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A Straightforward Guide to Writing Performance Poetry
Wade, Stephen
Stephen Wade's book is a comprehensive and valuable guide for the 'wannabe' practitioner: eighty-eight pages with chapters on 'Putting Performance Poetry in Context', 'Monitoring the Preparation Required', 'Applying Working Methods', 'Acquiring Performance Skills', 'Working With Others' and 'Resources'.
Towards the end of this book is the line: 'Most poets still see poetry as a lonely, reader-based art. It is still intellectualised and still defined largely as the province of academics and critics.' This, sadly, is not just the view of poets. The man and woman in the street would probably agree that poetry is traditionally a bit snobby and esoteric: too many 'knowing' references, too many in-jokes, subject matter which is too melancholy/ private/ abstract/ up its own arse (delete as appropriate). When I give my F.E. students poems - poems which seem to me quite accessible - they often still ask, in all seriousness: 'Can you give us a translation?' Which is why 'performance poetry' - more immediate, more flexible and allied to more popular genres such as rap music and stand-up comedy, should be a very serious consideration for those of us already writing or those of us who are yet to begin. It's an exciting vehicle for pulling apart such prejudices and democratising poetry's appeal.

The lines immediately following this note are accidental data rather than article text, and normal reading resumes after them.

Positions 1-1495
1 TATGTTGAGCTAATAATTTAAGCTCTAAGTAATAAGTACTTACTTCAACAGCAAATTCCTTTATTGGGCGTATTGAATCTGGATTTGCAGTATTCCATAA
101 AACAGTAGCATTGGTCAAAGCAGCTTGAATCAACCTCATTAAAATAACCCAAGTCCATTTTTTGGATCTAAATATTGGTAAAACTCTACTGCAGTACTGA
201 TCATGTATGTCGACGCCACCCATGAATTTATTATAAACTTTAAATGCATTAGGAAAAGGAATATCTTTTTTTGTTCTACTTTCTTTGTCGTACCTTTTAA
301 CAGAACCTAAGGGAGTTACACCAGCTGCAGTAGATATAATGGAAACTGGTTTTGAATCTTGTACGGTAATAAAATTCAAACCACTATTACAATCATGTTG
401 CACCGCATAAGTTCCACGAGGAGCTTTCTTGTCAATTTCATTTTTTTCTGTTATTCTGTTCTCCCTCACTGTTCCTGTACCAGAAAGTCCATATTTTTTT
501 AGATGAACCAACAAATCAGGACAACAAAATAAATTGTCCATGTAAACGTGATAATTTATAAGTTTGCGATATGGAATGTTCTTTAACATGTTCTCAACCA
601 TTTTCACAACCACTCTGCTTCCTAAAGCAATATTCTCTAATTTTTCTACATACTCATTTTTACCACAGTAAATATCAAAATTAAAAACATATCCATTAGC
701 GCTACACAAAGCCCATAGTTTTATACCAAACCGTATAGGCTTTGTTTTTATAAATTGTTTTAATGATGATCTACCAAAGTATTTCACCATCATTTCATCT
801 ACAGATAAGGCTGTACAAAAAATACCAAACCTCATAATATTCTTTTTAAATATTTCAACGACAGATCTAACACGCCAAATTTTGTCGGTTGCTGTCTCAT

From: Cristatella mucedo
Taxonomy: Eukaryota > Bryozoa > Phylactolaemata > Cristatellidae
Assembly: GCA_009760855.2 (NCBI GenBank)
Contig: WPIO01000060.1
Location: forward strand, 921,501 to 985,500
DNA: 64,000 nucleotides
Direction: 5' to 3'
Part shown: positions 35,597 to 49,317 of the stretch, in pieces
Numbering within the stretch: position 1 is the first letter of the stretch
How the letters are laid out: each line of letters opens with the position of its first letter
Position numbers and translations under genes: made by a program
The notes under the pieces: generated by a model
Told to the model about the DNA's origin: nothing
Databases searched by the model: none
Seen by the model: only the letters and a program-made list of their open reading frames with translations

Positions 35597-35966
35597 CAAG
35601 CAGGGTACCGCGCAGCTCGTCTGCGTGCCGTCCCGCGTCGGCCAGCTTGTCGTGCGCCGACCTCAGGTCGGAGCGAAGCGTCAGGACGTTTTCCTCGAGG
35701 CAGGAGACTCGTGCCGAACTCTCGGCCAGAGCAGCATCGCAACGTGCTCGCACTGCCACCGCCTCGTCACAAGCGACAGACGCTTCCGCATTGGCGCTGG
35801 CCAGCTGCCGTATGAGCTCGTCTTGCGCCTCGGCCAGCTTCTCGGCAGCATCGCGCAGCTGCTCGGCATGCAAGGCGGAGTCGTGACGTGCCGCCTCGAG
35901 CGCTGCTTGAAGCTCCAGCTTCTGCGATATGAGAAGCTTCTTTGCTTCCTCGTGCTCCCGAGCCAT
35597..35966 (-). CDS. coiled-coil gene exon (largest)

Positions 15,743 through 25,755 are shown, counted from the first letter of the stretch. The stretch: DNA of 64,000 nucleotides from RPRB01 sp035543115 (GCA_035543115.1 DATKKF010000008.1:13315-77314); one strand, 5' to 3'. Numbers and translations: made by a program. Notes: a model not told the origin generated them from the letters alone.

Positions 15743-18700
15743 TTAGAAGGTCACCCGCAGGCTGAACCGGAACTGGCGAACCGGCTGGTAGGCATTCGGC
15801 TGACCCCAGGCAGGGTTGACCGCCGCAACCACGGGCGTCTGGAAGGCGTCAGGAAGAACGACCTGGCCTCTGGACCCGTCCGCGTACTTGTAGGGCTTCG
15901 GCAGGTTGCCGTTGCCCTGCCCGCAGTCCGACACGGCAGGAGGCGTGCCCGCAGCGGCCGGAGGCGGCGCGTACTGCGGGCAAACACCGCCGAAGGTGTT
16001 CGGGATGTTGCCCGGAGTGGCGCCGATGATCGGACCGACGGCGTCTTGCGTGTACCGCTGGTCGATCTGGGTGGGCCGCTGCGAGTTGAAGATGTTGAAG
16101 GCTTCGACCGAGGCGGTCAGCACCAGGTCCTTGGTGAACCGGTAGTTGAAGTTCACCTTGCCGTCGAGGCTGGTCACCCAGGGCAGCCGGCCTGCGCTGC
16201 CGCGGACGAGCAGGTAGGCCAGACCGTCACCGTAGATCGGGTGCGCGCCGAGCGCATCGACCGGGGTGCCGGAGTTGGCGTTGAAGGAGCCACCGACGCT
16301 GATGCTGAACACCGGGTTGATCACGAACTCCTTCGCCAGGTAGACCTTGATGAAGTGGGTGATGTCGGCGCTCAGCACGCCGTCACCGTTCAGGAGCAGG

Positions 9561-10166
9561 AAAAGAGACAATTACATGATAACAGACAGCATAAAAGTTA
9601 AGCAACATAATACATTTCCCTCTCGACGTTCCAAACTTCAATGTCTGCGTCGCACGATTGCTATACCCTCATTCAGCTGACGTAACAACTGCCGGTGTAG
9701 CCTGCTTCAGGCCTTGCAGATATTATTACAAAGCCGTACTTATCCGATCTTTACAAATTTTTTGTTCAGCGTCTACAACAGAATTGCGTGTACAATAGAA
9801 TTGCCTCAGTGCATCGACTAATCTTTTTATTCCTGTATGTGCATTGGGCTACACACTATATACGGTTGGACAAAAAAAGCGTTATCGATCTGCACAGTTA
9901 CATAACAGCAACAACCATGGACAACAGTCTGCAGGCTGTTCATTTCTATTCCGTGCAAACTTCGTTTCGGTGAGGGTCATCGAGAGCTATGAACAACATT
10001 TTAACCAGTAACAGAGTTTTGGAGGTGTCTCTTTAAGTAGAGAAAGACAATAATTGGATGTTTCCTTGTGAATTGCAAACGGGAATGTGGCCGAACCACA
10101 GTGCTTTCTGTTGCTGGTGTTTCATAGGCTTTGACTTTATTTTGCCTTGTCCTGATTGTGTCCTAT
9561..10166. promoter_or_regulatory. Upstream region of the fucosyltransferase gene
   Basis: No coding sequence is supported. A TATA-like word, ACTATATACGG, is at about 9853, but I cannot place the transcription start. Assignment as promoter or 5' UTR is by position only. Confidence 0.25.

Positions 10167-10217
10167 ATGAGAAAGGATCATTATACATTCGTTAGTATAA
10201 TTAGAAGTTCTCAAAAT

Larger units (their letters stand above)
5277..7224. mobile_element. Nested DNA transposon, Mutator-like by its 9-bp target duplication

It's not pretending to be inspirational. But what it does do, while maintaining a sensible, pedagogical tone, is offer a lot of sound, practical advice.

At first I wished it contained some examples of poems which had worked in performance and some poems which hadn't - and perhaps a personal analysis of the reasons for their success or failure. Some anecdotes, even. But implicit in such an approach would be the instruction: 'do it the same way as I do it.' And it would be denying the whole D.I.Y. ethos of the 'straightforward guide' series of which this book is a part. The real value of this book is precisely in its impersonality, its non-prescriptiveness. It's a description of the new terrain and a check-list of the items needed for getting there. But it is up to us what route we take. And it is up to us to pull on our boots and walk.

Bored of the page and itching for the stage? Then it's probably in your interests to buy this book.

Richard Goodson

Additional Information:
Straightforward Publishing Ltd
Issue Number:
ISBN: 1 899924 92 2
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